I also suffered. A LOT. My moods were sparked by such an intense scene. I went seeking passion and high moments as my personality and mood dictated. I got my heart broken countless times as my mental illness caused me to be an obsessed, crazy girl over any man that struck my fancy. I thought it was them, but actually it was both of us. First, I just chose all the wrong men. Second, I proceeded to obsess over them and chase them away. Bipolar disorder filled every corner of my world. There was nothing it didn’t touch.
As an artist I produced abstract paintings with colors springing off of pure, black backgrounds. It was a pretty poetic expression of bipolar, black and bursts of color, but I didn’t know it then. During my depressions I wrote dark poetry. I do believe bipolar disorder made me the person and the artist I am. I am proud of every painting I did and every poem I wrote.
So, what happened, you ask, to make me ditch the Goth scene in 2011? Nothing the Goth scene did, though I was aging and looking for something more. The truth is, I fell in love. Finally! Maybe for the first time. I met Jason on Facebook of all places, and in 2011, he came with a 2 year old in tow. There was normal “in love” obsessiveness at the beginning but overall, I have never had any negative obsession with him. I have been VERY bipolar around him though. Everyone else left, he stayed. I’m laying here writing this on my laptop beside our now 10 year old daughter. He. Stayed.
The Goth scene no longer meant as much to me as this new thing did. He didn’t make me leave the Goth scene, I just no longer wanted to stay. I preferred movies and board games and endless love at home. I just shifted into a new version of me. A wife, a mama, an artist, a woman managing the shifting moods with 4 awesome pills and a whole lot of love.
It hasn’t been all perfect. When you’re dealing with a mental illness, there is no such thing as perfect. Recently I was off my meds and put myself and everyone through hell until I got through it. It started with insurance issues and not knowing how to get help or pay for things. I spent 8 months experiencing deep depressions and irritable, maddening manias. It was no fun for anyone. I’ve never been in so much mental pain.
Recently, I’ve gotten back on my meds and I’m feeling amazing. Our life together as a family keeps getting better and better. I’ll tell you a little secret: bipolar people don’t like to take their meds. It’s a phenomenon. We don’t like to be controlled by pills. We think our meds dampen who we are. We think our meds ruin the creativity that comes with mania. It’s a thing. Maybe there’s some truth in it. But you know what? I no longer care. I can still paint and write poems, but the truth is, I would rather feel stable and balanced, even if it keeps me from painting the next Mona Lisa. I owe it to myself and my family to take my meds.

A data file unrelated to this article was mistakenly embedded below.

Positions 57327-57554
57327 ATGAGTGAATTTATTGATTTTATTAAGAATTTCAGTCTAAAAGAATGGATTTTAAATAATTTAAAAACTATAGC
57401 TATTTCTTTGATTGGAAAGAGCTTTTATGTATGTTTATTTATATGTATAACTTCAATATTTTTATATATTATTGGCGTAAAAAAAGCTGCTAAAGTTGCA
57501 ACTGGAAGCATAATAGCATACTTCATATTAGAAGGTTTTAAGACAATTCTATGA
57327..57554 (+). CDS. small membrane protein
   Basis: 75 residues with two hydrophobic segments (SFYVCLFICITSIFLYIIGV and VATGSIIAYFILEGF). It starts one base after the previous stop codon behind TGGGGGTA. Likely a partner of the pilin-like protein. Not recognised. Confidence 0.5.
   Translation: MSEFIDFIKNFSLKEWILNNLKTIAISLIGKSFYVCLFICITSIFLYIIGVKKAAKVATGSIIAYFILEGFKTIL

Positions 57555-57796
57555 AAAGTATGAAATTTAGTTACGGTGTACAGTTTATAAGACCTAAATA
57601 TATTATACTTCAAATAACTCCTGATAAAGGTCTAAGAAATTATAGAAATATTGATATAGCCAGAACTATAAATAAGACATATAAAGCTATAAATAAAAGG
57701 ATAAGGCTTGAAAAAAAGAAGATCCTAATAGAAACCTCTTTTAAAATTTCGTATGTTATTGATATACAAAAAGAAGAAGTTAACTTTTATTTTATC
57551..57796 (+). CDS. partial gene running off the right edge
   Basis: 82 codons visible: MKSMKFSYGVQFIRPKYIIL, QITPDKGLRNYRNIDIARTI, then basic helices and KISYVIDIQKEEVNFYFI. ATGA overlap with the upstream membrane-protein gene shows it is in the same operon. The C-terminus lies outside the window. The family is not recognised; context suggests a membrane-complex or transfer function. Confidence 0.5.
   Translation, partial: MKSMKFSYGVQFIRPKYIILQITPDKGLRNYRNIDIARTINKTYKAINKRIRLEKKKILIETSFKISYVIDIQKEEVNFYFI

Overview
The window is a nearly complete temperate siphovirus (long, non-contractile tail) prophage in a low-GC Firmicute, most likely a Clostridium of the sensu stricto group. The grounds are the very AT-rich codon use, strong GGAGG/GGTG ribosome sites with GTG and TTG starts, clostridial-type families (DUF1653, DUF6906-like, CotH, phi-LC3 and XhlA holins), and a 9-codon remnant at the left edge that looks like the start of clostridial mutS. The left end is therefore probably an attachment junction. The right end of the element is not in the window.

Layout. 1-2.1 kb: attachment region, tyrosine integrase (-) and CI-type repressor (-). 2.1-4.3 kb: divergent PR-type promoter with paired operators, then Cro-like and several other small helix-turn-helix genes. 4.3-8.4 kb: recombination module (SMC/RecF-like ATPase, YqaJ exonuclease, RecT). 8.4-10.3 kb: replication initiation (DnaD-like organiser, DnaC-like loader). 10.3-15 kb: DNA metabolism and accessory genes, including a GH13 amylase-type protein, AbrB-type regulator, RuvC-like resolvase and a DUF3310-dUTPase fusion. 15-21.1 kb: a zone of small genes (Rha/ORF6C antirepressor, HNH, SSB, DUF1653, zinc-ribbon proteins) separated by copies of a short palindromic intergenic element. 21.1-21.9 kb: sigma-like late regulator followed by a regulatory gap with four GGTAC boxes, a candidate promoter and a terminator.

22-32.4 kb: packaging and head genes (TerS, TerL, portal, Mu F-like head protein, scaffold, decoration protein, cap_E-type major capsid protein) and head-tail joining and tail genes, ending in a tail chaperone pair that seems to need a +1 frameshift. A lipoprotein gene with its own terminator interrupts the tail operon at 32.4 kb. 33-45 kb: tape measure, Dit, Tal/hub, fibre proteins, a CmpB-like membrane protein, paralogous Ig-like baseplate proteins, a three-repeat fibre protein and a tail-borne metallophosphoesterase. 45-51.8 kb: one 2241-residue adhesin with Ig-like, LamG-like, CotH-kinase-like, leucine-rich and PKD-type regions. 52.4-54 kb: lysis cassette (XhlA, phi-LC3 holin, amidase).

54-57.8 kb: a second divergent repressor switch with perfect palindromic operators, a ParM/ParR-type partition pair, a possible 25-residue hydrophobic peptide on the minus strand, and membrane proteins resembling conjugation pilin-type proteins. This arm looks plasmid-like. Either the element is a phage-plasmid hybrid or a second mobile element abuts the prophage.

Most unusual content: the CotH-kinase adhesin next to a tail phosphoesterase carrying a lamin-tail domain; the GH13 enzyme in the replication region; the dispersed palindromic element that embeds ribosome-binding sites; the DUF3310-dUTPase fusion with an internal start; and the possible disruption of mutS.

Most bipolar people who are dangerous or overly destructive are not getting the help that they need, whether from an imperfect healthcare system, lack of medication, or not having a solid support system. Overall, bipolar people are not monsters or psychos. We are simply people with a chemical imbalance in our brains that sometimes causes us to feel too deeply. We are your friends, your brothers, your sisters, your mothers and fathers. Despite all the crazy stuff you see in the news or in movies, most bipolar people are taking their meds and living regular lives just like you.
Please, bipolar people out there…take your meds. If you’re not on meds, please seek the help that you need. You don’t have to suffer. Don’t forget that you are not the only one who suffers from your bipolar disorder. Your partner suffers, your parents, your children. It’s not ALL about you. Take care of yourself. Take care of those who love you.
We all have a responsibility to help the mentally ill among us. Support and love are as strong elixirs for the mentally ill as pharmaceuticals. We just want to be loved and accepted. We want to live full, happy, balanced lives. It’s not always within reach, especially by ourselves, but with your help, your understanding, we can do this.